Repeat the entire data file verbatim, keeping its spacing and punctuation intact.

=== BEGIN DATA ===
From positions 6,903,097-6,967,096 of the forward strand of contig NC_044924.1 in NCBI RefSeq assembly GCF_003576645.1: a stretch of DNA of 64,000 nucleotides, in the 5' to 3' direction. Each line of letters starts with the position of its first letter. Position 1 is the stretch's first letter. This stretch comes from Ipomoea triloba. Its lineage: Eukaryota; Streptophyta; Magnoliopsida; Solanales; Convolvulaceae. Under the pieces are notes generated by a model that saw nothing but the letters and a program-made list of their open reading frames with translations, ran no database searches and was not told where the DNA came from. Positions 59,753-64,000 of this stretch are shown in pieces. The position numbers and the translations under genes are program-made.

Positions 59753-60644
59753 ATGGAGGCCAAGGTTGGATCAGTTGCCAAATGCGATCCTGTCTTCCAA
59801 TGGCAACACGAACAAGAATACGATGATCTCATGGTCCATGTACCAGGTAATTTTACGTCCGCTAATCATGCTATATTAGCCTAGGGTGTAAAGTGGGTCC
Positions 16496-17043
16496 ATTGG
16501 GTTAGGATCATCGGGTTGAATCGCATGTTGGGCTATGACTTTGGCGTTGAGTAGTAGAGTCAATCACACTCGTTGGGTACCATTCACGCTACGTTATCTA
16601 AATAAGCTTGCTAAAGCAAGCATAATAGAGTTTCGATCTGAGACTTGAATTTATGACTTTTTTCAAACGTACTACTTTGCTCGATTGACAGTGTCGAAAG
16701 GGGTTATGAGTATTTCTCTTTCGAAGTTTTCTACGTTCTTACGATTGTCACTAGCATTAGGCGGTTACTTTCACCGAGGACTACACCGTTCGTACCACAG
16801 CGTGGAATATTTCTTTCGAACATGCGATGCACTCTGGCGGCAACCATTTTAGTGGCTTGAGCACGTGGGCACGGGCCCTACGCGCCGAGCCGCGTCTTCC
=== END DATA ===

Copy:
From positions 6,903,097-6,967,096 of the forward strand of contig NC_044924.1 in NCBI RefSeq assembly GCF_003576645.1: a stretch of DNA of 64,000 nucleotides, in the 5' to 3' direction. Each line of letters starts with the position of its first letter. Position 1 is the stretch's first letter. This stretch comes from Ipomoea triloba. Its lineage: Eukaryota; Streptophyta; Magnoliopsida; Solanales; Convolvulaceae. Under the pieces are notes generated by a model that saw nothing but the letters and a program-made list of their open reading frames with translations, ran no database searches and was not told where the DNA came from. Positions 59,753-64,000 of this stretch are shown in pieces. The position numbers and the translations under genes are program-made.

Positions 59753-60644
59753 ATGGAGGCCAAGGTTGGATCAGTTGCCAAATGCGATCCTGTCTTCCAA
59801 TGGCAACACGAACAAGAATACGATGATCTCATGGTCCATGTACCAGGTAATTTTACGTCCGCTAATCATGCTATATTAGCCTAGGGTGTAAAGTGGGTCC
Positions 16496-17043
16496 ATTGG
16501 GTTAGGATCATCGGGTTGAATCGCATGTTGGGCTATGACTTTGGCGTTGAGTAGTAGAGTCAATCACACTCGTTGGGTACCATTCACGCTACGTTATCTA
16601 AATAAGCTTGCTAAAGCAAGCATAATAGAGTTTCGATCTGAGACTTGAATTTATGACTTTTTTCAAACGTACTACTTTGCTCGATTGACAGTGTCGAAAG
16701 GGGTTATGAGTATTTCTCTTTCGAAGTTTTCTACGTTCTTACGATTGTCACTAGCATTAGGCGGTTACTTTCACCGAGGACTACACCGTTCGTACCACAG
16801 CGTGGAATATTTCTTTCGAACATGCGATGCACTCTGGCGGCAACCATTTTAGTGGCTTGAGCACGTGGGCACGGGCCCTACGCGCCGAGCCGCGTCTTCC